The information such surveys yield can be misleading and result in the distortion of policies. Steven Levitt, an economist and author (with Stephen Dubner) of Freakonomics points out that Adam Smith, the founder of classical economics, was “entranced by the sweeping changes wrought by this new force (modern capitalism)”. Yet Smith was not interested only in the number game. “It was the human effect, the fact that economic forces were vastly changing the way a person thought and behaved in a given situation” that fascinated him. There is need for such analysis today.

Source: Dawn

15 thoughts on “Can happiness be measured?

  1. " —–It is plain that happiness and satisfaction are not easy to measure —"
    GNH ( Gross National Happiness) has concepts and ideals which suggest that beneficial development of human society takes place when material and spiritual development occur side by side to complement and reinforce each other.
    The four pillars of GNH are the promotion of sustainable development, preservation and promotion of cultural values, conservation of the natural environment, and establishment of good governance.
    At this level of generality, the concept of GNH is transcultural.
    Researchers have defined these four pillars with greater specificity into eight general contributors to happiness- physical, mental and spiritual health; time-balance; social and community vitality; cultural vitality; education; living standards; good governance; and ecological vitality.
    These concepts are based upon the empirical research literature of happiness, positive psychology and well being.

    A second-generation GNH concept, treating happiness as a socioeconomic development metric, was proposed in 2006 by Med Jones, the President of International Institute of Management. The metric measures socioeconomic development by tracking seven development areas including the nation's mental and emotional health.[7] GNH value is proposed to be an index function of the total average per capita of the following measures:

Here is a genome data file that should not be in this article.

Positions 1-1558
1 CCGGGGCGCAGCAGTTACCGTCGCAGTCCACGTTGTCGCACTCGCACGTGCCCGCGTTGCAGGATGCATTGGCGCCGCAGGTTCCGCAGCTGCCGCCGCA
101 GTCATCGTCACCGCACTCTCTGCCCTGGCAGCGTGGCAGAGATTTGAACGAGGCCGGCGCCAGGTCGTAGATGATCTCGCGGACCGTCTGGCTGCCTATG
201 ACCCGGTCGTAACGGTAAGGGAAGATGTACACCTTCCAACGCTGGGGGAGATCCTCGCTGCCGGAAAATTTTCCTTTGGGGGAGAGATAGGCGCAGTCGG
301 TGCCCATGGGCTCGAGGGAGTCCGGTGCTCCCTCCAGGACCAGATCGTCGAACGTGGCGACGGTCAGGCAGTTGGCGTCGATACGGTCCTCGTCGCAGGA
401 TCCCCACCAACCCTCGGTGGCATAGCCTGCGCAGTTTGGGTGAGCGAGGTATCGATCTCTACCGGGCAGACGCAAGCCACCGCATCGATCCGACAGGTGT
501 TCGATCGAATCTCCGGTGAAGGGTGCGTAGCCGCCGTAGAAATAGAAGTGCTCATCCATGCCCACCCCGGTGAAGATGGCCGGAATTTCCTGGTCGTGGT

Economic Wellness: Indicated via direct survey and statistical measurement of economic metrics such as consumer debt, average income to consumer price index ratio and income distribution
    Environmental Wellness: Indicated via direct survey and statistical measurement of environmental metrics such as pollution, noise and traffic
    Physical Wellness: Indicated via statistical measurement of physical health metrics such as severe illnesses
    Mental Wellness: Indicated via direct survey and statistical measurement of mental health metrics such as usage of antidepressants and rise or decline of psychotherapy patients
    Workplace Wellness: Indicated via direct survey and statistical measurement of labor metrics such as jobless claims, job change, workplace complaints and lawsuits
    Social Wellness: Indicated via direct survey and statistical measurement of social metrics such as discrimination, safety, divorce rates, complaints of domestic conflicts and family lawsuits, public lawsuits, crime rates
    Political Wellness: Indicated via direct survey and statistical measurement of political metrics such as the quality of local democracy, individual freedom, and foreign conflicts.

    The above seven metrics were incorporated into the first Global GNH Survey.[8]

    {{{ All this is posted on Wikipedia !!!! }}}

    These values of GNH may build up statistically as time goes on and ideas are sharpened.

    ((( This is Part No. 1 , of my comment )))

  2. { continued from Part 1 —-}

    However , there is **SUBJECTIVE** angle to happiness ,too .

    Jonathan Haidt is an American psychology professor. He wrote the book The Happiness Hypothesis in which he combines ancient philosophical and spiritual knowledge with the latest happiness research. His main teaching is the ethics of transcendence (living in God). Psychologically, it is shown that a person has in his brain an area for experiences of God. The enlightened one is happier than an unenlightened. Religion makes you happy, if not lived too dogmatic and intolerantly.

    Haidt sees himself as an atheist, who does not believe in God, but advocates for reasons of inner happiness and health positive spiritual values, "If we rely on balanced wisdom – old and new, eastern and western, liberal and conservative – we can choose directions in our life that lead to satisfaction, happiness and a sense of purpose."

    Further , —" hedonistic pleasure is not the ultimate goal of human life, and that happiness or "the good life" therefore requires more than maximisation of pleasure. —" ; says the Wikipedia on * The Philosophy of Happiness*. It goes on to write on positive happiness : " Sonja Lyubomirsky is one of America's happiness researchers. She is a professor and wrote the international bestseller The How of Happiness.[25] She wondered what one can do if one want to get a happy life. She accepted that, after the current state of research about 50 percent of a given human's happiness level is genetically determined. About 10% of happiness is affected by external living conditions. But 40% of happiness can be influenced by the mind of a person.